Monday, December 23, 2019

Winter Solstice

A couple of weeks ago I went over to our offshore spot with Secret Skipper to chase lobster.  It was raining on the front end of an approaching storm, so we had the island to ourselves.   We kept at it through the weather, nabbing limits evenly distributed between deep and shallow sets.

We played a lot of name that tune with the radio on, but I  could not get Skipper to stop singing his own version of Neil Sedaka's "Ooh, I Hear Lobster in the Rain."

We had our usual follow-up foody gathering at home, as well as the obligatory growth chart photo of the boys with this season's first bugs.  It was a good start and a hopeful harbinger for good rainfall this year.

On December 21, to celebrate the Winter Solstice, which is always a particularly meaningful waypoint in the seasonal calendar for me, I took our bastard barbarian pointer Tashtego and joined Robert and Todd at 4 am on a hunt near Mount  Palomar for the opening day of a week-long band tail pigeon season.  The altitude and uphill hiking in the darkness was a bit of a challenge for me, but Robert and Todd are experienced outdoorsmen and they showed the way. 

 The weather was windy and cold, with the advanced guard of the front that now has us all in its grip.  This type of pursuit involves full camo forest hunting in pines and oaks.  Hunters find a hidden spot in the trees with a decent field of fire, or put a stalk on birds that had settled in among nearby branches.  We were using #4 shot and full chokes.

The birds were pretty sparce where I was.  I never got a shot off, but Robert filled out his two bird limit and Tash was relentless in his retrieves, recovering both birds in the steep tangle.  Tash eventually decided to mostly follow Robert around instead of me.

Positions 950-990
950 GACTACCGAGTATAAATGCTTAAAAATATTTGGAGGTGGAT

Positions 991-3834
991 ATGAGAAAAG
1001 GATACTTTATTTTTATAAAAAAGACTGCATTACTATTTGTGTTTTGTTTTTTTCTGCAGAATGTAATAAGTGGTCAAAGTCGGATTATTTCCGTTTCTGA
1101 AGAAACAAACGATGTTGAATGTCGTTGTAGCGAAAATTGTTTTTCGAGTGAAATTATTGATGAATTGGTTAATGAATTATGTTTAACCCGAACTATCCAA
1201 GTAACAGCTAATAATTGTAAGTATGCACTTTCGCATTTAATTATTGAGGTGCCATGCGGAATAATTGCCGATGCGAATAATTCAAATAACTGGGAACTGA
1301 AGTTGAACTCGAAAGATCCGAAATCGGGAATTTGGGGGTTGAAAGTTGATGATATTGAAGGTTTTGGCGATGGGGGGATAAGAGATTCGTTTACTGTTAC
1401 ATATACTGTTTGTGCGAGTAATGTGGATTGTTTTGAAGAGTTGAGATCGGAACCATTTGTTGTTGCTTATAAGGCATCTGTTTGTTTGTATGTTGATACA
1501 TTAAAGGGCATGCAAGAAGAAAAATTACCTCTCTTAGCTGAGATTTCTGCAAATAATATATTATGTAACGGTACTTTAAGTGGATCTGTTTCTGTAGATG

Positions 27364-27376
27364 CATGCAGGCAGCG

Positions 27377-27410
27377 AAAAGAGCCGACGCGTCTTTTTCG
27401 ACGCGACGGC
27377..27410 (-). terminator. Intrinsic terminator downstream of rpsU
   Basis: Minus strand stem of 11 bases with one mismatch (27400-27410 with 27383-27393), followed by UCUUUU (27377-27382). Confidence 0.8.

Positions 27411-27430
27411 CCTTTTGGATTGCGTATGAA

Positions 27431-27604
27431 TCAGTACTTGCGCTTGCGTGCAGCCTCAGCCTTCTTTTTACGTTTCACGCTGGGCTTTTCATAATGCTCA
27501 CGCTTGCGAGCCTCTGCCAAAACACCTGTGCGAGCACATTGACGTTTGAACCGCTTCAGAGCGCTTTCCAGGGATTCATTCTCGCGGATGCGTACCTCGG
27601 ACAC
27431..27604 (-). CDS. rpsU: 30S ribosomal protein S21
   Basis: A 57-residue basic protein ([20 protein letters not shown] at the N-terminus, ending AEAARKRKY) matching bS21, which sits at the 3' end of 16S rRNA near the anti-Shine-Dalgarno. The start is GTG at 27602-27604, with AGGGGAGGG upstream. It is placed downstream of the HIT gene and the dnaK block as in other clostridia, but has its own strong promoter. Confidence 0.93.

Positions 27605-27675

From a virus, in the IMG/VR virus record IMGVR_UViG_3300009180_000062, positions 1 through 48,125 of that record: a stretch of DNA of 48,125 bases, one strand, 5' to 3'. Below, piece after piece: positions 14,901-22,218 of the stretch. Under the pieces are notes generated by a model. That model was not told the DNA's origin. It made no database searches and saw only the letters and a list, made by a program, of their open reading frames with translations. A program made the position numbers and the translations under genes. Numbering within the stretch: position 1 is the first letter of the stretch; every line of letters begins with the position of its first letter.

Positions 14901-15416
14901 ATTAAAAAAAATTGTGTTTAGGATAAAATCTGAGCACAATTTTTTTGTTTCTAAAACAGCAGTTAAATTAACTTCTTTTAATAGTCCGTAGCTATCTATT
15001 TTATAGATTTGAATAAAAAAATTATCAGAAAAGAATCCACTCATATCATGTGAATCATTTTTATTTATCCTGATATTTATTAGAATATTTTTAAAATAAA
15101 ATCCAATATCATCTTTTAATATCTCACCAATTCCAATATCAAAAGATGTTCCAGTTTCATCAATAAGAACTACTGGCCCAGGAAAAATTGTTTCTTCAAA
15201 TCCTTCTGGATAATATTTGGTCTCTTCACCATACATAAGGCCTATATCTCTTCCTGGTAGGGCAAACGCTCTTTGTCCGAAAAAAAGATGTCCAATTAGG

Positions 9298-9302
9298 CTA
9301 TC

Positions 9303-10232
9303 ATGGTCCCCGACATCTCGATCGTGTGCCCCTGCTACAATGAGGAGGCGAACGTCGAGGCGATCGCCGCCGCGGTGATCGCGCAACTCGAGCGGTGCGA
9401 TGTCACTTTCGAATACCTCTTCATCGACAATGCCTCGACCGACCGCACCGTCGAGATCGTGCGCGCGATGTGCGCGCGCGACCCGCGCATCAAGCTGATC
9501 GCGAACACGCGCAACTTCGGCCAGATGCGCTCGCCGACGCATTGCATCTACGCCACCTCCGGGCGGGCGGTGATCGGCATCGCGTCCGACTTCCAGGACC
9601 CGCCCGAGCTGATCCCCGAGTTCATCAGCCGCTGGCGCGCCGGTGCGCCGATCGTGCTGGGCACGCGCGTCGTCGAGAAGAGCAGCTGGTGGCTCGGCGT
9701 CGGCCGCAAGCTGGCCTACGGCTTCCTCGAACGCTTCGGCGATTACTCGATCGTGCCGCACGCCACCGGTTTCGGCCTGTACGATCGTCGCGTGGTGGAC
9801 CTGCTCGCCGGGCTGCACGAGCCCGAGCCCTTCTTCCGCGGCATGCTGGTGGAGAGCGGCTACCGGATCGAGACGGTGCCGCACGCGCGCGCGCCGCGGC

Even though he is only eight months old, he has tremendous hunting drive and already knows how to sort out and associate himself with the most talented hunter in the group.  We also hit the area around Julian for some productive glassing for deer.  Both the hiking and driving featured beautiful scenery.  The trip was a great way to mark the shortest day of the year before this big weather drove us all inside toward the fire, the food and the fellowship that calls us home this time of year.

As we look back on another year, it is important to remember the opportunities we have made to celebrate
and to toast our blessings

The Solstice is that darkest of days which gives us pause to roll back through the year of memories and look forward to brighter days to come.

We added a couple of new family members
and caught a glimpse of adventures to come

We savored the occasions to walk together
and apart

Once again, the longest of nights has passed and we are in the realm of expanding light as we begin another round of chances to hang out and cash in our time with one another.

Neptune has issued the biggest tides of the year and Apollo has regained celestial primacy. May memory always allow me to celebrate this seasonal turning point with my favorite song from the Optimistic Land of OZ.

"We're out of the Woods,
We're out of the Dark,
We're out of the Night.
Step into the Sun,
Step into the light.

Winter's big weather is surely on the way, but we have once again rounded the horn on the battle between light and darkness.

May the advancing light of a newborn year show us a path to make more memories, a better world, and never let us forget that


  1. Good one Ed. Youve always had a way with the words. Thank you for getting me through engish1a (many solstices ago)

  2. ED, Nice haul and family.

    Bill Allison

  3. Happy holidays to you and yours, Ed. The family looks beautiful and wonderfully happy! Hope we can get together in 2020.